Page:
We here at the ihatebreastcancer Foundation are equal opportunity nattering nabobs of neoplastic negativity. We hate all cancer.
Unfortunately, for some women there’s a link between ovarian and breast cancer.
Most cancer just happens–it’s sporadic vs. heriditary. The majority of people who develop breast cancer didn’t inherit an abnormal breast cancer gene and have no family history. But about five percent of people have a genetic mutation which predisposes them to cancer.
Two abnormal genes BRCA1 (BReast CAncer gene one) and BRCA2 (BReast CAncer gene two) are associated with a higher lifetime risk of developing breast and/or ovarian cancer.
Teal Toes in September can help promote ovarian cancer awareness. Ovarian cancer is often a silent killer. Symptoms may include:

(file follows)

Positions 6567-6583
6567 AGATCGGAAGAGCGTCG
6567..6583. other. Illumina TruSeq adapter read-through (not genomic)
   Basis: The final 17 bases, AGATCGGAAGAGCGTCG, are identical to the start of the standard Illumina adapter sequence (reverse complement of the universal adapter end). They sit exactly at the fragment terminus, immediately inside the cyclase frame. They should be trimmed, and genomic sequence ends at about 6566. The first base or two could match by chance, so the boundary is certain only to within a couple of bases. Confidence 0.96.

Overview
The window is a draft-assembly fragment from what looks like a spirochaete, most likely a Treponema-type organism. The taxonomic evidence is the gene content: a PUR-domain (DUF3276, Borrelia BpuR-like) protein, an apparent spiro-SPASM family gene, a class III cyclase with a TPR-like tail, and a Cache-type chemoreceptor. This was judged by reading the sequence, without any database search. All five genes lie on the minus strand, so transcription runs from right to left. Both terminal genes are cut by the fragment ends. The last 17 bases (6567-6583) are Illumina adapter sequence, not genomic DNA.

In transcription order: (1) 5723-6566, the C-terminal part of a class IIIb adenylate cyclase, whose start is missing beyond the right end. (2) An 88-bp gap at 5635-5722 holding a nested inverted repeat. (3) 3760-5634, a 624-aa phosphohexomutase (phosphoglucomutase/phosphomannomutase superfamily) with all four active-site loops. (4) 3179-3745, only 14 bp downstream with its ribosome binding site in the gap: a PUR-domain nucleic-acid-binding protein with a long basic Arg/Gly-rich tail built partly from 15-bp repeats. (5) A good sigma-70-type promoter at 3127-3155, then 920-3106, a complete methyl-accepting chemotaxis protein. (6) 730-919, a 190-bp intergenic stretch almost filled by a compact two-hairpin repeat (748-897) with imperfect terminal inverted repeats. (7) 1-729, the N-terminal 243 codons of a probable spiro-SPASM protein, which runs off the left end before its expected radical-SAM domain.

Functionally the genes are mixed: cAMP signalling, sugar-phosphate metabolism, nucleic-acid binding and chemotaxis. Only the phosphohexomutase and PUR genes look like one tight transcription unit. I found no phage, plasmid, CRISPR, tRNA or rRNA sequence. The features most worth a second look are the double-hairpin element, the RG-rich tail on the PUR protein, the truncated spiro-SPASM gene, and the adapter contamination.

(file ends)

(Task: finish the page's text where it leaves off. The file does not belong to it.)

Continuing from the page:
>Pelvic or Abdominal Pain.
>Difficulty Eating or Feeling Full Quickly,
>Urinary issues (urgency or frequency).
According to the Ovarian National Cancer Alliance:
Each year in the United States, more than 21,000 women are diagnosed with ovarian cancer and about 15,000 women die of the disease. Ovarian cancer primarily develops in women over 45. From 2002 to 2006, the median age at diagnosis was 63.
A woman’s lifetime risk of developing invasive ovarian cancer is 1 in 71.
A woman’s lifetime risk of dying from invasive ovarian cancer is 1 in 95.
Ovarian cancer accounts for approximately 3 percent of cancers in women. While the ninth most common cancer among women, ovarian cancer is the fifth leading cause of cancer-related death among women, and is the deadliest of gynecologic cancers.